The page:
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A Season of Sacred Space

A Letter from Elmarie and Scott Parker, serving in Iraq, Lebanon and Syria

Spring 2021

Write to Elmarie Parker
Write to Scott Parker

Individuals: Give online to E200504 for Scott and Elmarie Parker’s sending and support

Congregations: Give to D507569 for Scott and Elmarie Parker’s sending and support

Churches are asked to send donations through your congregation’s normal receiving site (this is usually your presbytery)


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Dear friends,

April dawned, ushering us into Holy Week for the Western Church. Mid-April heralded the beginning of Ramadan. May arrived, inviting us into Holy Week for the Eastern Church. Mid-May bowed to the end of Ramadan with celebratory Eid al-Fitr meals.

It’s not every year that these three holy seasons weave a dance of solemn remembrance, prayer, communal gatherings, and celebration in such proximity to one another. It’s not every year that these sacred spaces are threaded with existential and literal questions of survival. Nor every year that they are burdened by the weight of economic collapse and the shame of not being able to provide the feasts that have been normal in any other year. But this is the reality in Lebanon this year. In Syria and Iraq as well.

The Saint George Maronite Cathedral and Mohammad Al-Amin Mosque sit side-by-side in downtown Beirut, Lebanon.

From our Muslim friends, as we wished them a meaningful Ramadan, we could hear their sense of burden as they replied, “We pray that the blessings of Ramadan rest in our country and the whole world.” Among our Christian friends, we heard the familiar Easter greeting—”Christ is risen! He is risen indeed!”—said with yearning by a people of hope living in a perpetual state of Good Friday.

Scott and I are living alongside of and accompanying our friends, neighbors, and partners as they navigate multiple, simultaneous crises—economic collapse (starting fall 2019), the COVID-19 pandemic (since February 2020), and the aftermath of the Beirut port explosion (since August 2020). In the context of ongoing political stalemates, the future feels bleak to many people. In Lebanon, life savings have been lost as bank accounts are frozen to preserve capital in the country. Due to inflation, spending power has radically decreased. A person who earned a salary of $1000 a month in 2019 now earns the equivalent of $200 a month (if they are fortunate enough to still have a job). Consumer prices have increased by 151.5 percent between January 2020 and January 2021. We see the impact when we go grocery shopping. Middle-class families, who normally would have filled their cart, now wander the aisles selecting the two or three items most necessary to their survival and that they can afford. Meat or chicken has dropped out of most families’ meal plans. Families who were already economically vulnerable now often only have one meal a day; parents often go without so that their children have something. The situation is even more severe in Syria and for many in Iraq. And, on top of the harsh economic conditions, families have been faced with the brutal consequences of isolation during extended COVID-19 lockdowns.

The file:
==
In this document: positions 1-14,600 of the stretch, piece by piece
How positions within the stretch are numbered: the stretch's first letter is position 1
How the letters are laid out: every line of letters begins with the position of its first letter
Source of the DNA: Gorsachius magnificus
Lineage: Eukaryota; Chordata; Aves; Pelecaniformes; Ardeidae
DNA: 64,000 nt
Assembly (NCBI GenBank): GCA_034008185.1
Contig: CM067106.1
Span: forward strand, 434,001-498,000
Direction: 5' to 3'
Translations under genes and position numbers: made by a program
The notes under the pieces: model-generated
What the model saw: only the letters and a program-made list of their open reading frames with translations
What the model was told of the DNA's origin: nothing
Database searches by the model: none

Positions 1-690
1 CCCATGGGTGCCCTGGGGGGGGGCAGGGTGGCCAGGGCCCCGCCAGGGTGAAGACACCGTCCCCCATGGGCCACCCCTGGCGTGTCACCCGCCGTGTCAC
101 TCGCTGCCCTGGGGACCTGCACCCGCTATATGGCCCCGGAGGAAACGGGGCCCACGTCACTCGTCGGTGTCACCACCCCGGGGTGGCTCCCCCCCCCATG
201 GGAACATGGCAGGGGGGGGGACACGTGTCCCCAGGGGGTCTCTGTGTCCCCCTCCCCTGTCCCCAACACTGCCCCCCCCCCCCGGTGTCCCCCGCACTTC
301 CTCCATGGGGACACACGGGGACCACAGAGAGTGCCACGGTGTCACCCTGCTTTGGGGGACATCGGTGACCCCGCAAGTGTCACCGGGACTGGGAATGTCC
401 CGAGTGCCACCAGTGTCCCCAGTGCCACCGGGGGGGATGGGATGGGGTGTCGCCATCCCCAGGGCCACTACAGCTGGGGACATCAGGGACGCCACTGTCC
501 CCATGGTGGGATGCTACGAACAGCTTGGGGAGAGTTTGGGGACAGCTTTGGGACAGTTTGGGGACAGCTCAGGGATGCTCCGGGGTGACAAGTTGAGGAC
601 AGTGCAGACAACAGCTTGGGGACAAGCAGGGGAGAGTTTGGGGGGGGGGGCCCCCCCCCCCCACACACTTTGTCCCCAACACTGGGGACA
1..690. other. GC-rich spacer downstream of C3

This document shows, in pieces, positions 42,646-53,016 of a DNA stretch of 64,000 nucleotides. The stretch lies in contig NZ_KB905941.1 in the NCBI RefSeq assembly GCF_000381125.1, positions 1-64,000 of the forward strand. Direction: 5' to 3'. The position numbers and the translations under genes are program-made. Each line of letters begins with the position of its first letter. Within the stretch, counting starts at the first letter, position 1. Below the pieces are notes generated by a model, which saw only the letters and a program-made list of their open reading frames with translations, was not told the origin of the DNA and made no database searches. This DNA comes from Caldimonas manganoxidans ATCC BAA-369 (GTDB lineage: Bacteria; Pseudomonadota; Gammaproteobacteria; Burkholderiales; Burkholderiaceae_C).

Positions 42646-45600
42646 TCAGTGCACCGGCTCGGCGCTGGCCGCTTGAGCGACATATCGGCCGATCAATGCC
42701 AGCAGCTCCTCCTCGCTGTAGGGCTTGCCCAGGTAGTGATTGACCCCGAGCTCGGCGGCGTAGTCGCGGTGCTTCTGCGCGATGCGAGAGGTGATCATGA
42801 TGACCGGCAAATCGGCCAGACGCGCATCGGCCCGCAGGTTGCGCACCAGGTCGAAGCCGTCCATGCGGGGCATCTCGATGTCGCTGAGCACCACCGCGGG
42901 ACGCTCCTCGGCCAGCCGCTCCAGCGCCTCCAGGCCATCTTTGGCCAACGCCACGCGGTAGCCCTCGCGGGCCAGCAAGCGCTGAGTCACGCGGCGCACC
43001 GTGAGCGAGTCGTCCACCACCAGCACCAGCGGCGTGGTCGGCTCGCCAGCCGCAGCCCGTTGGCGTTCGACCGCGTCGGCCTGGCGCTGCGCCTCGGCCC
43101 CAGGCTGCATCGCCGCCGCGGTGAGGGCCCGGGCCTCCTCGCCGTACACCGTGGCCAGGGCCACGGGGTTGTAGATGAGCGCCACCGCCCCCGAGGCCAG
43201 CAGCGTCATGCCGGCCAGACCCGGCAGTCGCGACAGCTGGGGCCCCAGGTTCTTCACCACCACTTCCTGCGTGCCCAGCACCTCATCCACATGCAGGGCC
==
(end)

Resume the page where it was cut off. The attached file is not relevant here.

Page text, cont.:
I could not bring myself to say “Happy Easter” this year. There has not been anything happy about the past 18+ months for the vast majority of people around us. I found myself longing for something more substantial than what “happy” connotates for me. “Happy” doesn’t seem a solid enough word to convey the great sustaining hope we receive through Christ’s experience of tremendous suffering and death prior to his resurrection. What is the substance of the hope we receive through our Lord’s resurrection? How does the hope of Resurrection Sunday nourish and sustain a community, a family, a person when the realities of Good Friday continue without any end in sight? How is hope nourished and sustained in my spirit and in the spirits of the beloved community around me?

I can only bear witness to what I have seen and experienced even as I live with these questions. One friend serves as the Abbott in a Greek Orthodox monastery near our home. He and his community are doing everything they can to help 350 or more families from towns across Lebanon live with dignity—providing food and other necessities. They continue in this work even though they don’t know from where the resources will come. The Middle East Council of Churches (MECC), one of our PC(USA) partners, asked my friend to contact them for additional funding so they can keep on keeping on. Another friend invites others to band together to help provide diapers, clothing, food, medications, and medical treatment to more than 400 of the most vulnerable families in communities around the greater Beirut area and beyond. They offer funds from their radically reduced salaries and invite friends from the United States and Europe to join them. The funds keep coming in, and supply boxes keep getting shared.

I was talking with another friend and partner of the PC(USA) a few days ago. I asked her: “What do you think nourishes hope among the people here in Lebanon today?” She had been talking about how hope is seen in the actions of choosing to build again, especially when the future is hidden in the fog of uncertainty. But I wondered what nourishes that hope to choose to act in such a way? She replied: “It’s knowing we are not alone. We are a community together who are building again—investing in others, investing in our places. Our partners are with us. The risen Lord is with us.”

You are among those partners through whom the Risen Lord continues to nourish hope. Thank you for your prayers, encouraging emails, being part of sharing the story of our partners’ contexts and work, and for your financial support. May the gift of hope also be nourished and sustained in you.

Elmarie and Scott

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